Although history had been against him, Murata felt his 14-13 win had always been a genuine aspiration. "Winning a gold medal wasn't just a dream. It was a realistic target," Murata said after the bout. Using his trademark body blows, Murata was effective in close in the first round and built up a 5-3 lead against Florentino, whom he also defeated in the semifinals of last year's World Championships. [Ibid]

The Brazilian southpaw changed tactics in the second round, and used his footwork to keep Murata out of range, where his body shots were less potent. The strategy worked, and Murata's lead was cut in half after this round. Florentino come out swinging in the final round, unleashing several heavy left hooks that forced Murata to the ropes. Murata countered with some more body blows, and a tiring Florentino began resorting to clinching to stop the flurry of punches. The referee warned Florentino for holding, which gave Murata two vital points. Murata squeaked into the final by beating Uzbekistan's Abbos Atoev in the semifinal the previous day. The Japanese boxer had been behind after two rounds, but dominated the third to advance. [Ibid]

Murata's gold was Japan's second boxing medal in London, following Satoshi Shimizu's bronze in the bantamweight division Friday. This was the first time Japan has won multiple boxing medals at an Olympic Games. The nation's last boxing gold was won by bantamweight Takao Sakurai at the 1964 Tokyo Olympics. [Ibid]

Murata Fought with Late Mentor in Mind

Keiichi Kojima wrote in the Yomiuri Shimbun, "Believe in yourself!" middleweight boxer Ryota Murata repeatedly thought as he fought his way to Japan's first Olympic boxing gold medal in 48 years. In repeating the mantra to himself, Murata was honoring the memory of his late mentor, who constantly told him he had to believe in himself. Murata met teacher Maekawa Takemoto---whom he still looks up to as a lifelong mentor---at a boxing club of Minami-Kyoto High School in Kyoto. The enthusiastic teacher often told him: "Believe in your possibilities. Strive to realize your dream." [Source: Keiichi Kojima, Yomiuri Shimbun, August 13, 2012]

Before Murata met Takemoto, he was unable to wholly devote himself to anything. When he was a first-year student of Fushimi Middle School in Nara, he dyed his hair brown and was often scolded by his homeroom teacher. When the teacher asked Murata whether there was anything he wanted to do, Murata immediately said "boxing" because he wanted to be stronger when he fought with other boys. [Ibid]

The teacher introduced him to a boxing club at a local high school, but he quit the club in two weeks as he found the training too hard. Murata later recovered his desire to learn how to box, and when he had to decide which high school to go to, he chose Minami Kyoto High School, which is famous for its boxing club. At the high school, Takemoto sharply rebuked Murata when he had fights with other boys outside the ring or skipped training. However, he took Murata's concerns seriously. [Ibid]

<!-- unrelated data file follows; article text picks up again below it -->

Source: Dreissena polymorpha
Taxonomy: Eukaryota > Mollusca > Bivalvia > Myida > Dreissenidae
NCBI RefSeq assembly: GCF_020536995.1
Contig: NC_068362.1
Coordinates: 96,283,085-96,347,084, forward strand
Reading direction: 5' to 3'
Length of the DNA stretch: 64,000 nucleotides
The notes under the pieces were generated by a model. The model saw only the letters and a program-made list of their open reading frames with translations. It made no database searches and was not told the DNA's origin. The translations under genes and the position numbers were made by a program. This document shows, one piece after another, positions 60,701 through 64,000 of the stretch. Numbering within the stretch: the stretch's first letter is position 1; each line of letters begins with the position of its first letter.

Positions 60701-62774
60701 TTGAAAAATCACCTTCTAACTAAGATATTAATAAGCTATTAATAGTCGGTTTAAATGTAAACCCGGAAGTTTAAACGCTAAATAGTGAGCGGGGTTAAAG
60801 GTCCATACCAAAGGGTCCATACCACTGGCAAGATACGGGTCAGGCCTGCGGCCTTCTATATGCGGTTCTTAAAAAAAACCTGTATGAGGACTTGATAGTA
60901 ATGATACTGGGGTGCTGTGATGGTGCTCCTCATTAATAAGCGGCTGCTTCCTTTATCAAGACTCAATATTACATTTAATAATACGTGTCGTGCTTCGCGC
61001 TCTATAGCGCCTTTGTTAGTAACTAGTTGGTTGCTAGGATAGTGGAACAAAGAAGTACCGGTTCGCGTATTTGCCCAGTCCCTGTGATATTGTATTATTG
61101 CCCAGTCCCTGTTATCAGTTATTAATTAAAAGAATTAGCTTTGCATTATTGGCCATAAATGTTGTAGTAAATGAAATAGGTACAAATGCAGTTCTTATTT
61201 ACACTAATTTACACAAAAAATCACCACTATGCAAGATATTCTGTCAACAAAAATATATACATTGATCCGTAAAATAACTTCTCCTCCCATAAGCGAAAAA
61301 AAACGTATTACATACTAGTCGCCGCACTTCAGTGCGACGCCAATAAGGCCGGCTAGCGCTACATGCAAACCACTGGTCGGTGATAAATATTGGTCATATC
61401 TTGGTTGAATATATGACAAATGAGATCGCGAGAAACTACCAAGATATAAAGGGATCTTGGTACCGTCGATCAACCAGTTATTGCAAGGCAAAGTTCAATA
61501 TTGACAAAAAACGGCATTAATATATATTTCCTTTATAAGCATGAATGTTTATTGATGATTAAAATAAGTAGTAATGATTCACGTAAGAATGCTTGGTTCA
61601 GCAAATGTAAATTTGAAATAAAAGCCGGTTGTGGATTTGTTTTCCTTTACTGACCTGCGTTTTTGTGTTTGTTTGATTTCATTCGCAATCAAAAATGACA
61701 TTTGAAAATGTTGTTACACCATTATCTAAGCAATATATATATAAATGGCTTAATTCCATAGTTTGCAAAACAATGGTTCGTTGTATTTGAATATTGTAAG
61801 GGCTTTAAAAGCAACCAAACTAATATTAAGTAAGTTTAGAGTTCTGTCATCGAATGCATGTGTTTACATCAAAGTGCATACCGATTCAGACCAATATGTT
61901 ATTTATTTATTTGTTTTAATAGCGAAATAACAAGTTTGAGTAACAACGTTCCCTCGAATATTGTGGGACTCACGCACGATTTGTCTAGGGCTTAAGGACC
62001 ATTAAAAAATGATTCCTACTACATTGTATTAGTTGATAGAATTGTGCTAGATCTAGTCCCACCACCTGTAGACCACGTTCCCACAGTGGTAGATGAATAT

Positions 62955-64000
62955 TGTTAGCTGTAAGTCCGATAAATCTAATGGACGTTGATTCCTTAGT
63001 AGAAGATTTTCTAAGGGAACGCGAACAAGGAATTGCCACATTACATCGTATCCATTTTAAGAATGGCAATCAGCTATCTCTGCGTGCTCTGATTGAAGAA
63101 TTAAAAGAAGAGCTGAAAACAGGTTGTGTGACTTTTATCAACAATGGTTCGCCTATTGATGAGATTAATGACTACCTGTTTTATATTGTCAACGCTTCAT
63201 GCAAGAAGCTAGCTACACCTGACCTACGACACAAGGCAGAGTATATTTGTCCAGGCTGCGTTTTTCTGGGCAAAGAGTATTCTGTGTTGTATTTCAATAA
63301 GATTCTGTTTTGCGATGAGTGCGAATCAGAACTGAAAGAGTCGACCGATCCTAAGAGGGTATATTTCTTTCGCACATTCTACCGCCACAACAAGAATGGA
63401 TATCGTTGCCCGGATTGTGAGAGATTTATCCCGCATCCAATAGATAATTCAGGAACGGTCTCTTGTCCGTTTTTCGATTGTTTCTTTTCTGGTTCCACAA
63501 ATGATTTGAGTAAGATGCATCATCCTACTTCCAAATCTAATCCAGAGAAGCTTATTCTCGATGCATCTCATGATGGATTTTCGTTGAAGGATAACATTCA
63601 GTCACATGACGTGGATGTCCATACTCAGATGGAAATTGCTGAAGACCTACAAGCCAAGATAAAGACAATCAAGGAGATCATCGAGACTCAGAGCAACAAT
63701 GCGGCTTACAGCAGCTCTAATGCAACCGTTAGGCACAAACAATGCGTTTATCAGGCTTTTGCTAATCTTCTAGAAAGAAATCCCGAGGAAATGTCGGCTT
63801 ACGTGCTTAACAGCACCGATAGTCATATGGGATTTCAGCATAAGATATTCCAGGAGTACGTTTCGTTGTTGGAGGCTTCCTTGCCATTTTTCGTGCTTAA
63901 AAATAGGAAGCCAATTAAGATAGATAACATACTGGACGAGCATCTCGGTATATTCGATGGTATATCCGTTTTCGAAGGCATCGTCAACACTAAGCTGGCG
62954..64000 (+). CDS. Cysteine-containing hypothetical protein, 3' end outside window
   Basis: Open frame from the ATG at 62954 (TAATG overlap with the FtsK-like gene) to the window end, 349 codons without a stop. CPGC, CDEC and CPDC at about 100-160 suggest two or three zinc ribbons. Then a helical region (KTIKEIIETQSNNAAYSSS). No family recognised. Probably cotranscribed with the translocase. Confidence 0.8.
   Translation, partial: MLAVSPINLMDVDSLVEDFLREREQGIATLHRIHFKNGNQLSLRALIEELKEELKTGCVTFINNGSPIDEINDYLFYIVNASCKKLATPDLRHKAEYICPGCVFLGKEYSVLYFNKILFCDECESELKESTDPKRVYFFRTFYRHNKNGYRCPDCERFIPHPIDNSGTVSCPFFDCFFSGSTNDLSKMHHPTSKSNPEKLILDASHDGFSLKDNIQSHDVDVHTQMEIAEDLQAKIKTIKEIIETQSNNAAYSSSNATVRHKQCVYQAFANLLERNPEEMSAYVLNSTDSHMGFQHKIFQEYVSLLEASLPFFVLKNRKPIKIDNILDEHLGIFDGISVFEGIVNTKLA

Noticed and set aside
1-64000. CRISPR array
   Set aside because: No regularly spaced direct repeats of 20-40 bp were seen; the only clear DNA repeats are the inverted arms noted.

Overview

At a training camp, it became a custom for the club's members to express their worries to Takemoto before they went to bed. "Even if you win a boxing match, it doesn't mean you can win in society," Takemoto repeatedly told the club members, "Be a person who others can trust." Murata was attracted by Takemoto, who was always up-front with his students, and he gradually became enthusiastic about training. After entering Toyo University, Murata quickly gained a reputation for the heavy punches he delivered from his 182-centimeter, 77-kilogram body. He soon decided he wanted to go to the 2008 Beijing Olympics. However, in those those days it was said that Japanese middleweights could not compete at a world-class level because there were many middleweights with overwhelming power. [Ibid]

After Murata was badly defeated as a member of a Japanese delegation competing in the preliminaries for the Beijing Olympics in March 2008, he gave up boxing and went to work for Toyo University. Murata later learned that Takemoto had gone to cheer for him at the preliminary match but cried in a dressing room after Murata was defeated. Takemoto dreamed of watching his student box in the Olympics. Murata later said that deep inside he may have given up on winning the match almost from the beginning. [Ibid]

Murata returned to the boxing ring in autumn of 2009, a move that made Takemoto ecstatic. But in February the next year, Murata was shocked to hear that Takemoto had committed suicide. He was 50. "I couldn't believe why a person who constantly told me to believe in myself would do that," he said Murata heard Takemoto had relationship problems. The venue of Takemoto's memorial service had an overcapacity crowd of mourners, including Takemoto's former students. [Ibid]

Murata swore to himself to make Takemoto's dream come true. He won a silver medal in the World Championships last year, winning a ticket to the London Olympics. Before the semifinals, Murata saw a dark blue T-shirt printed with white letters saying, "Takemoto Gundan" (Takemoto Corps). Hajime Nishii, 45, a teacher who used to train members of the boxing club with Takemoto at Minami-Kyoto High School, made the shirts to keep Takemoto's teaching in mind. Murata said seeing the T-shirt motivated him to do his best and he felt as if Takemoto was watching in London. [Ibid]

Shimizu Wins Olympics Boxing Bronze Medal After Referee Sent Home

Satoshi Shimizu lost his semifinal in the men's bantamweight boxing but left the Olympics with a bronze medals. Shimizu succumbed to Britain's Luke Campbell, a 2011 world silver medalist who dominated from the start for a resounding 20-11 victory. According to RIA Novosti: “The British southpaw came out strong, mixing up his combinations well and registering several stinging lefts to go 5-2 up round one. Shimizu belied his crude style to fare better in the second round but was still overpowered by Campbell and went 11-6 down. [Source: RIA Novosti, August 10, 2012]